Compared to similar questions in the Archer Report there is a consistent increase in the percentage of respondents who have created electronic materials for teaching and research purposes. The following table compares the results from the two surveys, though it should be noted that the questions were not worded identically.
Archer 1999 Rockwell / Siemens 2000 Integrated electronic resources into courses 55.7% 70% Published in refereed electronic outlets 10.6% 16% Attempted to publish in refereed electronic outlet 2% 7% Made scholarship available in some way - 61%
Quality of Electronic Materials
When it comes to the quality of electronic materials (Questions 5 to 10) it is clear that respondents still have concerns about the quality and credibility of electronic publications. Only 26% felt that there was no difference between electronic and print materials while 39% disagreed or strongly disagreed. 86% felt that non-electronic outlets were more credible, though 61% felt that peer review ensures similar quality. There is however, a slight shift between the responses we got in our survey and those in the Archer Report that is summarized in this table.
Archer 1999 - Strongly Agree or Agree Rockwell / Siemens 2000 - Strongly Agree or Agree There is no difference in quality between material published electronically and material published in print (non-electronically.) 28.8% 26% Peer review of electronic publishing ensures that its quality is similar to that of non-electronic publishing. 50.6% 61% A problem with electronic publishing is ensuring its long-term accessibility through proper archiving. 74% 74.4% At the moment, publishing in non-electronic outlets is more credible than publishing in electronic outlets. 84.5 86%
It is worth noting that the respondents felt differently about quality and credibility. While a majority (61%) felt that "peer review of electronic publishing ensures that its quality is similar to that of non-electronic publishing", an even larger percentage (86%) still felt "publishing in non-electronic outlets is more credible than publishing in electronic outlets."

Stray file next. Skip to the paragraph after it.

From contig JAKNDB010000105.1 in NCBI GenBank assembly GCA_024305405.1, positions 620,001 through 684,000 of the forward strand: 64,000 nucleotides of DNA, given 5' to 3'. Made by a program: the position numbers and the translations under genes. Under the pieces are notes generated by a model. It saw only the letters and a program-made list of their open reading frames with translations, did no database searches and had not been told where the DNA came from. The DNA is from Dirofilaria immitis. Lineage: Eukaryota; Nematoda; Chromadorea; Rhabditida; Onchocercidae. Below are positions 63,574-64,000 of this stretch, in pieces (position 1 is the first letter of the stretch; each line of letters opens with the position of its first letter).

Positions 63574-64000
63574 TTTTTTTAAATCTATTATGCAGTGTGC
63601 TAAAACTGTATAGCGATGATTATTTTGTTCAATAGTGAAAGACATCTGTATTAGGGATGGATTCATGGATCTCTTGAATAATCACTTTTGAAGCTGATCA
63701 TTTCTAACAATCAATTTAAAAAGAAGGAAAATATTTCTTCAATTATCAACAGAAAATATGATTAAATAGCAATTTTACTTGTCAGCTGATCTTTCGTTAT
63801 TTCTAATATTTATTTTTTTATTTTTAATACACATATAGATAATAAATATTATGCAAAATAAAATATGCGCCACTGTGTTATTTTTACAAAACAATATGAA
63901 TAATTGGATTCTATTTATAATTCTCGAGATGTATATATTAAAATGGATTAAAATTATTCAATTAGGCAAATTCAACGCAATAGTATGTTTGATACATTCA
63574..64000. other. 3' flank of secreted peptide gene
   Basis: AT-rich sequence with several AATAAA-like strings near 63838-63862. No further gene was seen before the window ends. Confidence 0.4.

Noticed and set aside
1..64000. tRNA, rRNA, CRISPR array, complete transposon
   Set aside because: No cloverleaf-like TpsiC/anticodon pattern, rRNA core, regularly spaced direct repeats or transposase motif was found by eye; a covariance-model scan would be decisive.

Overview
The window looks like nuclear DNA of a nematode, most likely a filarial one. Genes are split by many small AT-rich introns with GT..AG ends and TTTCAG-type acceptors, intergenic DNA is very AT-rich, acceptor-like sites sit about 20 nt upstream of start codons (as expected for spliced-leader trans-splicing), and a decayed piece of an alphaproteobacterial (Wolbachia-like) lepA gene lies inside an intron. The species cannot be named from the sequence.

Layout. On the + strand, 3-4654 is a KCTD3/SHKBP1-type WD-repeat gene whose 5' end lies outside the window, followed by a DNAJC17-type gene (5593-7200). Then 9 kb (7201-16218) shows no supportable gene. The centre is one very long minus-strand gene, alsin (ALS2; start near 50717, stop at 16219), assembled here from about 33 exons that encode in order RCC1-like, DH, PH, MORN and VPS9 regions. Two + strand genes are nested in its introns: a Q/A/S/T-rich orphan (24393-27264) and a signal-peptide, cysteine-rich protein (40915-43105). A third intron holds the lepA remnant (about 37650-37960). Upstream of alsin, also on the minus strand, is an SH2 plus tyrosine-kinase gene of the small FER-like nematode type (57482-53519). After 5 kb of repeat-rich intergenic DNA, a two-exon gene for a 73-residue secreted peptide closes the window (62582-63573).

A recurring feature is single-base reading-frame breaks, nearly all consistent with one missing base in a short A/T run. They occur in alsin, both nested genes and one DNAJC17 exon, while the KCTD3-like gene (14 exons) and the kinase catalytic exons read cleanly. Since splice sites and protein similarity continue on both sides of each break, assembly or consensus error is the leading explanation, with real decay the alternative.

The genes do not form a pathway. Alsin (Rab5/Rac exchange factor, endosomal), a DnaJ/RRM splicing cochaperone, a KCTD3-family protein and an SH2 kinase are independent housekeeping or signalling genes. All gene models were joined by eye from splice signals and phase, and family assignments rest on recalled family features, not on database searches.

There seems to be the perception that whatever the quality of electronic publications they still do not have the credibility of non-electronic ones. The percentage of respondents who agreed with this actually went up slightly from the Archer Report, which is disturbing. One of the reasons acknowledged for the lack of credibility of electronic materials, other than lack of peer review, was the long-term accessibility through proper archiving. 80% agreed or strongly agreed that "A problem with electronic publishing is ensuring its long-term accessibility through proper archiving." Respondents were less worried with the dynamic character of electronic materials. 41% agreed or strongly agreed with the statement that, "The ease with which Web electronic documents can be altered, updated and corrected is a serious threat to scholarly publishing." 31% disagreed or disagreed strongly with this and 27% either didn't know or neither agreed nor disagreed, which suggests that the community is split over the virtues of dynamic documents. It is worth noting in this regard that for Question 12, 62% agreed or strongly agreed that, "Peer review must take into account aspects of the electronic publication that are unique to the medium." It is clear that the dynamic character of the Web will have to be taken into account. We will return below to this issue of credibility.
Peer Review and Electronic Publications